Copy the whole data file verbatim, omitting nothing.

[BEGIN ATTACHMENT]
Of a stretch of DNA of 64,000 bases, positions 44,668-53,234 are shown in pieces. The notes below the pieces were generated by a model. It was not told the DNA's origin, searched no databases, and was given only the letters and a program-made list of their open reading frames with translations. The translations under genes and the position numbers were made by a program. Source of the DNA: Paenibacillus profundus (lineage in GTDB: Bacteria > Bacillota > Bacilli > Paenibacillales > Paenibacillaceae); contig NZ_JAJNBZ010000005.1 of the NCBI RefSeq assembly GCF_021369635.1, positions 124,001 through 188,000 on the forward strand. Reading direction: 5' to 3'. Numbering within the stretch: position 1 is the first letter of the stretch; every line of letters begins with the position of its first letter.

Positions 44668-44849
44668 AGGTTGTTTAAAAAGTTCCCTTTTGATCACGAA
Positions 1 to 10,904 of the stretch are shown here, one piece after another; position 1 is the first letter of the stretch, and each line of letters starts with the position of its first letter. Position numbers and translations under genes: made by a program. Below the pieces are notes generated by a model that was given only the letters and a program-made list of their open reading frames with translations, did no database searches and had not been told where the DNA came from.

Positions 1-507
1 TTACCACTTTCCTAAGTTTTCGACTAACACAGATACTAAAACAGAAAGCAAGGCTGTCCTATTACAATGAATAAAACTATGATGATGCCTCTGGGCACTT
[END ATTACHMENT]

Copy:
Of a stretch of DNA of 64,000 bases, positions 44,668-53,234 are shown in pieces. The notes below the pieces were generated by a model. It was not told the DNA's origin, searched no databases, and was given only the letters and a program-made list of their open reading frames with translations. The translations under genes and the position numbers were made by a program. Source of the DNA: Paenibacillus profundus (lineage in GTDB: Bacteria > Bacillota > Bacilli > Paenibacillales > Paenibacillaceae); contig NZ_JAJNBZ010000005.1 of the NCBI RefSeq assembly GCF_021369635.1, positions 124,001 through 188,000 on the forward strand. Reading direction: 5' to 3'. Numbering within the stretch: position 1 is the first letter of the stretch; every line of letters begins with the position of its first letter.

Positions 44668-44849
44668 AGGTTGTTTAAAAAGTTCCCTTTTGATCACGAA
Positions 1 to 10,904 of the stretch are shown here, one piece after another; position 1 is the first letter of the stretch, and each line of letters starts with the position of its first letter. Position numbers and translations under genes: made by a program. Below the pieces are notes generated by a model that was given only the letters and a program-made list of their open reading frames with translations, did no database searches and had not been told where the DNA came from.

Positions 1-507
1 TTACCACTTTCCTAAGTTTTCGACTAACACAGATACTAAAACAGAAAGCAAGGCTGTCCTATTACAATGAATAAAACTATGATGATGCCTCTGGGCACTT